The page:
After Sarah Everard’s tragic disappearance in the United Kingdom, women have been tackling important topics such as safety on the streets and putting a stop to harassment. Naturally, some men have come out in support while some others have pointed out that it’s ‘not all men’ who are putting them at risk.
However, Prithika Chowdhury gave some illustrative analogies in her viral TikTok video about how it’s not about ‘not all men’; the debate is about how there’s ‘enough’ or ‘too many men’ who are putting women at risk. Have a scroll down to watch her full video and be sure to let us know what you think in the comment section.
In an interview with Bored Panda, Prithika opened up how she has been sexually assaulted before, just like many other women. She wanted to draw attention to this in her video, as well as to show men why women have to be cautious around them. “I created those analogies in hopes that the boys would understand. Of course, the analogy wasn’t meant for all men and men only, it was to spread awareness and to say we can’t trust anybody 100%.”
The woman pointed out that not all men are bad, but enough of them are to make some women afraid of walking alone at night. You can watch her full video here
@prithika.chowdhuryword of the day: ENOUGH ##fyp ##foryou ##foryoupage♬ original sound – rin
Part-time influencer Prithika’s video was viewed a whopping 1.1 million times. It also got over 433.4k likes, was reshared over 21.5k times, and got people talking, with over 8.8k comments having been left underneath the video.
The TikToker told Bored Panda that she is a big believer in communication and dialogue as ways to make the world a better place. “In my opinion, I believe if we listen to both perspectives—see both sides—we can most likely resolve most of the world’s problems. However, we all know the world can never be perfect. All we can do is cope.”
Prithika said that as a TikTok creator, most of her videos are comedic. She aims to make her audience laugh. However, she uses her platform to raise awareness, too. “Hopefully, I can change the perspectives of my audience as well, to talk about many problems surrounding the world.”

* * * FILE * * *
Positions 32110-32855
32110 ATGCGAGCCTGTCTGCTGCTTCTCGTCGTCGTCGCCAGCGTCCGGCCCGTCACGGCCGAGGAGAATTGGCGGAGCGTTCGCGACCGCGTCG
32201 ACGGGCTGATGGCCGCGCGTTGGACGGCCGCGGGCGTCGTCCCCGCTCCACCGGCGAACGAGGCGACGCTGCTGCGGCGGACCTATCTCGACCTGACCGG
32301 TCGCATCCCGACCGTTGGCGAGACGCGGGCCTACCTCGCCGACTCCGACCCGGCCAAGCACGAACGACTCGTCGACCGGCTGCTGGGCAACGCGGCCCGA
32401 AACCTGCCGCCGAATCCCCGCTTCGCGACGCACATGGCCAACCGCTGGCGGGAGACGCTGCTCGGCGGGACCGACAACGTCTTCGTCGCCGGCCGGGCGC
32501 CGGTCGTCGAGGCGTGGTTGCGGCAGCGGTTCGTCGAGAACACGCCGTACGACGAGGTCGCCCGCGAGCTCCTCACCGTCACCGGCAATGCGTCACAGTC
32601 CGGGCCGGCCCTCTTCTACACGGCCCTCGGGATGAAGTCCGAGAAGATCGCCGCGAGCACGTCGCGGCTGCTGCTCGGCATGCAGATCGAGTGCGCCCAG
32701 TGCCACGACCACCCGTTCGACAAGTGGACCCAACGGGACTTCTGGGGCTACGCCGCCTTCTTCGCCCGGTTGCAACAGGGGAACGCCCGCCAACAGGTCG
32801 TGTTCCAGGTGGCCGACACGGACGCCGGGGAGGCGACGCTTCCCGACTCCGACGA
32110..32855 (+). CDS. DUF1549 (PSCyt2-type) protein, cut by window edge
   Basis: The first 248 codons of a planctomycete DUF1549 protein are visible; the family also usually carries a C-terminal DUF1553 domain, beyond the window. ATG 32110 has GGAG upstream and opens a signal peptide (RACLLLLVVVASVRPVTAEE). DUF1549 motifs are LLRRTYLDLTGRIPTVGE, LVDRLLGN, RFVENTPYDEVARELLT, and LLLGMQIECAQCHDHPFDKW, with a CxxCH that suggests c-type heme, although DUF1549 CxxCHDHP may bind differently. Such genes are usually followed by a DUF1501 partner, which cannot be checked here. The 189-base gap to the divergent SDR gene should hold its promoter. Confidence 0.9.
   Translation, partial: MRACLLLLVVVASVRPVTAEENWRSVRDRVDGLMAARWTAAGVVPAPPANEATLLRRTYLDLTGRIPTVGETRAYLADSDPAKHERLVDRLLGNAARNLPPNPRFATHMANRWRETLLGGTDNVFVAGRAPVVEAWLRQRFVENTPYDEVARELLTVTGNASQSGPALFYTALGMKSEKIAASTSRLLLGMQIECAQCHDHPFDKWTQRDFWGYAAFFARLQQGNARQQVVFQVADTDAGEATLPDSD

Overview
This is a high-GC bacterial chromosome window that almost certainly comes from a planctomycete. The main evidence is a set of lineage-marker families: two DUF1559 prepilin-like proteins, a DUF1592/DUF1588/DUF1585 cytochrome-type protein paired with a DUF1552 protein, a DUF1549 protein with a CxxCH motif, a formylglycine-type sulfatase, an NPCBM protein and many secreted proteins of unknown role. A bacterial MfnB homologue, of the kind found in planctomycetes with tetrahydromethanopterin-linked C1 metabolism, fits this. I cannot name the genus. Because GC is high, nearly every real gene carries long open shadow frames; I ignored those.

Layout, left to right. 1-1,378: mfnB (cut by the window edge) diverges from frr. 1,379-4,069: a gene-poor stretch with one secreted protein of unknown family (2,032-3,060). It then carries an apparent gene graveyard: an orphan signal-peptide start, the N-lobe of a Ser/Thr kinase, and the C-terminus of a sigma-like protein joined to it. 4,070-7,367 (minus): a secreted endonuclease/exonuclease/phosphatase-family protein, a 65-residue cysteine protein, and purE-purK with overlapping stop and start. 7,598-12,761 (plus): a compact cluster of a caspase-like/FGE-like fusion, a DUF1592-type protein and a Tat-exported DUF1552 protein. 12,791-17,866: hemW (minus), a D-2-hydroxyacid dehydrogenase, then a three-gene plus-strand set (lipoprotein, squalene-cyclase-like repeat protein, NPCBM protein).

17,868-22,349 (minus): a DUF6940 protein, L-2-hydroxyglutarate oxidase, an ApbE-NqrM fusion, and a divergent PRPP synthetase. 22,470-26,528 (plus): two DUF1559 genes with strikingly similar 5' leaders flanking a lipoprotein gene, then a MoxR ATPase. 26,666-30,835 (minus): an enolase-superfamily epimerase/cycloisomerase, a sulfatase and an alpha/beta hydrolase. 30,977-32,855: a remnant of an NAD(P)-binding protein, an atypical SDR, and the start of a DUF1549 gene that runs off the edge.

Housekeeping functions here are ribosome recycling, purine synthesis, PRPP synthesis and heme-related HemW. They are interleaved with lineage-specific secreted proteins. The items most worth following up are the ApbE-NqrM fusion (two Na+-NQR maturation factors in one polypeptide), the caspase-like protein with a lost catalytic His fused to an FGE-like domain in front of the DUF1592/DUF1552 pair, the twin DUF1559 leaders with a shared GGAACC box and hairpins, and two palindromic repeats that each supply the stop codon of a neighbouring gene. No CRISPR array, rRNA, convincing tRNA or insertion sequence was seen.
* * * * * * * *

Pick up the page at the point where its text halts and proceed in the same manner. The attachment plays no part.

Meanwhile, Bored Panda also spoke about what men can do to help make women feel safer, less anxious, and to show that they’re their allies with Jorge Arteaga, the deputy director of ‘Hollaback!’, an organization dedicated to eradicating harassment in all of its forms.
The influencer used several creative examples to get her point across
Arteaga was upfront that men have to be true allies. That means putting the needs of those at risk or in danger above your own desire to save the day.
“When you see violence or harassment remember to focus on safety and on helping the person who is experiencing the harm, or harassment. Don’t escalate the situation, you want to be clear and concise about what they’re doing, why it’s wrong, and what you want them to do to stop,” the deputy director of ‘Hollaback!’ explained to us.
Arteaga gave us an example of what men could say to the person harassing someone: “‘You are being inappropriate and are making them feel uncomfortable, please step away from them,’ and then turn to the person to make sure they are ok.”
He suggested that they don’t engage with the person doing the harassing or harm. “Now, for some men, they may feel wary approaching the situation or being direct because they may not want the woman to perceive them as also trying to harm them. That is understandable, and that is why you should always assess the scenario to find out what the best way to support is. Don’t get caught up in saving the day and focus on supporting the person being harmed,” Arteaga warned.
Living is in and of itself a risky business. You’re never ever completely safe wherever you might be or whoever you might be: there’s always a metaphorical crocodile around while you’re fishing. There will never come a time when everyone’s a saint. Accepting the reality that the world can be a dangerous place and that there are lots of bad people out there (not just good ones), as well as taking the necessary precautions to live it to the fullest seems preferable to waiting for the entire world to change on its own.
That’s not to say that we shouldn’t try and change things for the better (we absolutely should!), but we also can’t cling to the belief that there will be a ‘perfect’ time when there are no villains whatsoever, no matter their gender. The risk will always be there; the question is, what are we prepared to do to reduce it so that everyone feels safer? And are we prepared to support those in need of it?